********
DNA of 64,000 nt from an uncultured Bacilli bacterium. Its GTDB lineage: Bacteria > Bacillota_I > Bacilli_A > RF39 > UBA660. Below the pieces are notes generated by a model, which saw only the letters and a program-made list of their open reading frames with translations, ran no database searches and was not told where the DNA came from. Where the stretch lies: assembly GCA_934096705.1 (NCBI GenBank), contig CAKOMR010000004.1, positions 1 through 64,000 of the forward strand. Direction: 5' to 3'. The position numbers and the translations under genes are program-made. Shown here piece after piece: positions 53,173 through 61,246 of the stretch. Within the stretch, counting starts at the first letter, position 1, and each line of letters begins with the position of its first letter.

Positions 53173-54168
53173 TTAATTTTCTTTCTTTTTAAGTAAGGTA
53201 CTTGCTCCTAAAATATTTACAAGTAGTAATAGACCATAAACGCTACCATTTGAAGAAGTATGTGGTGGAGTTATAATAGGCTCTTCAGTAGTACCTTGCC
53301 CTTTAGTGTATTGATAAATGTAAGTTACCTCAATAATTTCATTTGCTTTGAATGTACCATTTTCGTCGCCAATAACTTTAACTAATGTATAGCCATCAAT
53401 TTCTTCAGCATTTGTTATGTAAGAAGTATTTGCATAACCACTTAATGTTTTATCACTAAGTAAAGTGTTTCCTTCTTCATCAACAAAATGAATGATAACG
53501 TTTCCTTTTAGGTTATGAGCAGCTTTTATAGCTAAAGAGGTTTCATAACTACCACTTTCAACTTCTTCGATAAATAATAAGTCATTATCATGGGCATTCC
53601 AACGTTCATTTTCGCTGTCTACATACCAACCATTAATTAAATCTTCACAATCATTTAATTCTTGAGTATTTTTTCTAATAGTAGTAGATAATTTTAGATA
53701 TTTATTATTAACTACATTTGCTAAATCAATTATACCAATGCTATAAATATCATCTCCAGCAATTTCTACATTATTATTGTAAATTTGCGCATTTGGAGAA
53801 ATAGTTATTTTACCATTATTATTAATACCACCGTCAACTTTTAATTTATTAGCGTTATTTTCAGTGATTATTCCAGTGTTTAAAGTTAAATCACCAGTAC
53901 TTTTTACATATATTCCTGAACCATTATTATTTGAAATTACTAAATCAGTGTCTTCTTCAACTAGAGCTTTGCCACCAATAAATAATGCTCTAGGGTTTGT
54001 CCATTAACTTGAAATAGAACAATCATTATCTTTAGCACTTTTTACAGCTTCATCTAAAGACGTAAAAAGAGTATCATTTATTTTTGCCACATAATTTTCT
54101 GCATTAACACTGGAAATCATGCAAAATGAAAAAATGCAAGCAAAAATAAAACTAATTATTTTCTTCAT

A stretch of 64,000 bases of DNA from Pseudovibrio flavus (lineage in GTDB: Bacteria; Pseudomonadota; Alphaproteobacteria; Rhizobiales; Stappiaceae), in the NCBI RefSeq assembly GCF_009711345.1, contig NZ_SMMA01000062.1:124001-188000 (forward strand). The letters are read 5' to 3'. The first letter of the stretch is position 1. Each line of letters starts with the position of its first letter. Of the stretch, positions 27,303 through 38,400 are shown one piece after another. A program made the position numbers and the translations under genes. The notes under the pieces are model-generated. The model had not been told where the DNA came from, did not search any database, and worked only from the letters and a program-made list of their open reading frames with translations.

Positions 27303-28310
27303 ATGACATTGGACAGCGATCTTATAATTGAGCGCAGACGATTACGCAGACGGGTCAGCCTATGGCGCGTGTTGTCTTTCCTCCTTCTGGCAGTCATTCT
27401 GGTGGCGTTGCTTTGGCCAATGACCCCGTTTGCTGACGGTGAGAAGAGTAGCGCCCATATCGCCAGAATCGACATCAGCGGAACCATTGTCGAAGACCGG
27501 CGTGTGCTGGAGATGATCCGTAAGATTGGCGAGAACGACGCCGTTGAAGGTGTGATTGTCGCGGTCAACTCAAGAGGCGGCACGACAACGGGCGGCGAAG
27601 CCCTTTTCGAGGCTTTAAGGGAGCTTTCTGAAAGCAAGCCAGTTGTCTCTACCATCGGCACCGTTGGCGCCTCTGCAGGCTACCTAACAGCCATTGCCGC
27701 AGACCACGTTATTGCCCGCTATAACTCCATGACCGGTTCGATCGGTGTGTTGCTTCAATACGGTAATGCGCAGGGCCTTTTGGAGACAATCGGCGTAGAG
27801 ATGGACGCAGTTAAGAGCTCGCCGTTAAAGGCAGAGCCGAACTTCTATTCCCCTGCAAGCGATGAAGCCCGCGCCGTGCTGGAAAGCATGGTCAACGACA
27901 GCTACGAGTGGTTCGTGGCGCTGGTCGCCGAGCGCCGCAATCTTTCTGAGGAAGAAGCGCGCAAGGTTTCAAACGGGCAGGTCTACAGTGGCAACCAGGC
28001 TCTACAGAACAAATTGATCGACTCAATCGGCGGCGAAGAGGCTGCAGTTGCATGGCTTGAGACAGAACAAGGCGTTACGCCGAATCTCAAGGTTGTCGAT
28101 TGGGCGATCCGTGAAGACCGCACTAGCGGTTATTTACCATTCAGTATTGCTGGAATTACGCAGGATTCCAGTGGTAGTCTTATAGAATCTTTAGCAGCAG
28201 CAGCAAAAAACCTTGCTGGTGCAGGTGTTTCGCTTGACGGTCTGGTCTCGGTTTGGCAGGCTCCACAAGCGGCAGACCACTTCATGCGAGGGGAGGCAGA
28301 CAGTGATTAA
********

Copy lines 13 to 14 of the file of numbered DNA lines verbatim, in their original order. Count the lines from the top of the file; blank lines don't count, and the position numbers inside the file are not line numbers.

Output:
54101 GCATTAACACTGGAAATCATGCAAAATGAAAAAATGCAAGCAAAAATAAAACTAATTATTTTCTTCAT

A stretch of 64,000 bases of DNA from Pseudovibrio flavus (lineage in GTDB: Bacteria; Pseudomonadota; Alphaproteobacteria; Rhizobiales; Stappiaceae), in the NCBI RefSeq assembly GCF_009711345.1, contig NZ_SMMA01000062.1:124001-188000 (forward strand). The letters are read 5' to 3'. The first letter of the stretch is position 1. Each line of letters starts with the position of its first letter. Of the stretch, positions 27,303 through 38,400 are shown one piece after another. A program made the position numbers and the translations under genes. The notes under the pieces are model-generated. The model had not been told where the DNA came from, did not search any database, and worked only from the letters and a program-made list of their open reading frames with translations.